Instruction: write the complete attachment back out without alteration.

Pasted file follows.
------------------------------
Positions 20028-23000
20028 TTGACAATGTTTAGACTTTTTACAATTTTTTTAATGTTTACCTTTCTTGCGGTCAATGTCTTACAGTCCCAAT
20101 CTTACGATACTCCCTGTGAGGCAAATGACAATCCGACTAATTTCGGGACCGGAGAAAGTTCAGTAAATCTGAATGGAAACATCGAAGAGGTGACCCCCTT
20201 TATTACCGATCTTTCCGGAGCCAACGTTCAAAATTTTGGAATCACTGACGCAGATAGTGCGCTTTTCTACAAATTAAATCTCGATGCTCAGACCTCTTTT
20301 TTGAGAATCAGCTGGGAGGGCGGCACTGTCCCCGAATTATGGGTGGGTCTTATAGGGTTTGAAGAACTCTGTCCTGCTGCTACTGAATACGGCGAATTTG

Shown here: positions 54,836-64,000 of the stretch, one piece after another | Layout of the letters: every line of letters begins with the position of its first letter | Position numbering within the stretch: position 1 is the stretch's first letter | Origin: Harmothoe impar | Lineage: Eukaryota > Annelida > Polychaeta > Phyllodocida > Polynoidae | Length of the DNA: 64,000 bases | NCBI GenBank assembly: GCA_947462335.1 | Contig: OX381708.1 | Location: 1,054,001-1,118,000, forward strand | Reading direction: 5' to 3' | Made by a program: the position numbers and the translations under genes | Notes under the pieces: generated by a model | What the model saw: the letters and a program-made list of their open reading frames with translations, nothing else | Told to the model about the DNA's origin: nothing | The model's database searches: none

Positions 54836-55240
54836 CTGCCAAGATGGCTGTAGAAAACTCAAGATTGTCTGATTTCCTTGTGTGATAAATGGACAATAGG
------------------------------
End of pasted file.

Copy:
Positions 20028-23000
20028 TTGACAATGTTTAGACTTTTTACAATTTTTTTAATGTTTACCTTTCTTGCGGTCAATGTCTTACAGTCCCAAT
20101 CTTACGATACTCCCTGTGAGGCAAATGACAATCCGACTAATTTCGGGACCGGAGAAAGTTCAGTAAATCTGAATGGAAACATCGAAGAGGTGACCCCCTT
20201 TATTACCGATCTTTCCGGAGCCAACGTTCAAAATTTTGGAATCACTGACGCAGATAGTGCGCTTTTCTACAAATTAAATCTCGATGCTCAGACCTCTTTT
20301 TTGAGAATCAGCTGGGAGGGCGGCACTGTCCCCGAATTATGGGTGGGTCTTATAGGGTTTGAAGAACTCTGTCCTGCTGCTACTGAATACGGCGAATTTG

Shown here: positions 54,836-64,000 of the stretch, one piece after another | Layout of the letters: every line of letters begins with the position of its first letter | Position numbering within the stretch: position 1 is the stretch's first letter | Origin: Harmothoe impar | Lineage: Eukaryota > Annelida > Polychaeta > Phyllodocida > Polynoidae | Length of the DNA: 64,000 bases | NCBI GenBank assembly: GCA_947462335.1 | Contig: OX381708.1 | Location: 1,054,001-1,118,000, forward strand | Reading direction: 5' to 3' | Made by a program: the position numbers and the translations under genes | Notes under the pieces: generated by a model | What the model saw: the letters and a program-made list of their open reading frames with translations, nothing else | Told to the model about the DNA's origin: nothing | The model's database searches: none

Positions 54836-55240
54836 CTGCCAAGATGGCTGTAGAAAACTCAAGATTGTCTGATTTCCTTGTGTGATAAATGGACAATAGG